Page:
This book is important and I think it is well worth the time to digest it.

I would love any feedback on how you managed through the tough times and or if you would like a free copy of the book mailed to you. I will contact one lucky contributor by June 15 to mail out their copy of the book.

best, t

Full book description below:


The American Way of Eating: Undercover at Walmart, Applebee’s, Farm Fields and the Dinner Table

by Tracie McMillan

Scribner | February 21, 2012 | Hardcover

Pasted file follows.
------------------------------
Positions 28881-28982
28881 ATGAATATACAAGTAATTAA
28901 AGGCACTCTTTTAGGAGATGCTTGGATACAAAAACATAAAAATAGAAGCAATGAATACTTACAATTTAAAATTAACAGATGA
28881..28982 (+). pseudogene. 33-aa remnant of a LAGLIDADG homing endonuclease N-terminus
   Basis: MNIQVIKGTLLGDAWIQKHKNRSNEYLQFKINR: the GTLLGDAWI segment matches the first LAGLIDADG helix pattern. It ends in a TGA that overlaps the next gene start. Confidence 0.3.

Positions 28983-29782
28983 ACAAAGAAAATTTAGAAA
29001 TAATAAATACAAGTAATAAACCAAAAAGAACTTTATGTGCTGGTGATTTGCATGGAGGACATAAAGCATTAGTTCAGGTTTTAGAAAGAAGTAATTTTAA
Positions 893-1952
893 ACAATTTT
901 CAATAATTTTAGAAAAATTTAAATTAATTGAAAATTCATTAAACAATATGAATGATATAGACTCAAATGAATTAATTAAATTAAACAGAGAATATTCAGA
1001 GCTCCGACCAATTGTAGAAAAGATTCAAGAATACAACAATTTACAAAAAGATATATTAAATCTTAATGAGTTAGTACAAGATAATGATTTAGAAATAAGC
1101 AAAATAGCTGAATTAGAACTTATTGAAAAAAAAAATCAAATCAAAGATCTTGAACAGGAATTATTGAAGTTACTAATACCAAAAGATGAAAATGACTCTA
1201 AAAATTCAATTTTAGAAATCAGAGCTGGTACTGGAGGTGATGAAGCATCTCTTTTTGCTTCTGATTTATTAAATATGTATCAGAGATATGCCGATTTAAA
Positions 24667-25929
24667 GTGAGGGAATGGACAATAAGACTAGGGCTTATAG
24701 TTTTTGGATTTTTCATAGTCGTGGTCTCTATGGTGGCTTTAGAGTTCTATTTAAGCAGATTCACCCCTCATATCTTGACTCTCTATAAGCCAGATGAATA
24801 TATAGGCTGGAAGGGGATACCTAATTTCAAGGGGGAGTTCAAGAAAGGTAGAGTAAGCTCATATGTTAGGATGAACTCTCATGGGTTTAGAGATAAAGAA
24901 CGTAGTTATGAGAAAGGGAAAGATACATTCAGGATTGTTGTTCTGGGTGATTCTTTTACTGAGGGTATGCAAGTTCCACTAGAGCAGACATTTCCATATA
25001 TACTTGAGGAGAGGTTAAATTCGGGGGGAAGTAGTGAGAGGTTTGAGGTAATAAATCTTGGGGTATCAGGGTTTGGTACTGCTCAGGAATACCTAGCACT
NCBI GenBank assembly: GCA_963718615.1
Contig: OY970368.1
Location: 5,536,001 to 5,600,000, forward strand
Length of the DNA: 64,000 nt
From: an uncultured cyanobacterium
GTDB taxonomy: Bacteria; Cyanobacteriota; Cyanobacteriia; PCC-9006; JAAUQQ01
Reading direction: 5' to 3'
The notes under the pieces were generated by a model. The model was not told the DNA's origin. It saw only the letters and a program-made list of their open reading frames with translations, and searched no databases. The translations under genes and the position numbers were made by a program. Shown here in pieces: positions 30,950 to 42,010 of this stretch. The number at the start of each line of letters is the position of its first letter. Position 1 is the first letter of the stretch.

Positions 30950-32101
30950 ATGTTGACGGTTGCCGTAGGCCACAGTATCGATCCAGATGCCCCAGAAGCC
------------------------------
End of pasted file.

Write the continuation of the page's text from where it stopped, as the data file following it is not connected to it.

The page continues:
In the tradition of Barbara Ehrenreich‘s Nickel and Dimed, an ambitious and accessible work of undercover journalism that fully investigates our food system to explain what keeps Americans from eating well-and what we can do about it.Getting Americans to eat well is one of today’s hottest social issues; it’s at the forefront of Michelle Obama‘s agenda and widely covered in the media-from childhood obesity to store brands trying to make their food healthier. Yet most Americans still eat poorly, and award-winning journalist Tracie McMillan wanted to know why. So, in 2009 McMillan went to work undercover in our nation’s food system alongside America’s working poor, living and eating off her wages, to examine how we eat.McMillan worked on industrial farms in California, in a Walmart produce section outside Detroit, and at an Applebee’s kitchen in New York City. Her vivid narrative brings readers along to grueling work places, introduces them to her coworkers, and takes them home to her kitchen, to see what kind of food she (and her coworkers) can afford to buy and prepare. With striking precision, McMillan also weaves in the story of how we got here, digging deep into labor, economics, politics, and social science to reveal new and surprising truths about how America’s food is grown, sold, and prepared-and what it would take to change the system.Fascinating and timely, this groundbreaking work examines why eating well in America-despite the expansion of farmer’s markets and eat local movements-is limited to the privileged minority.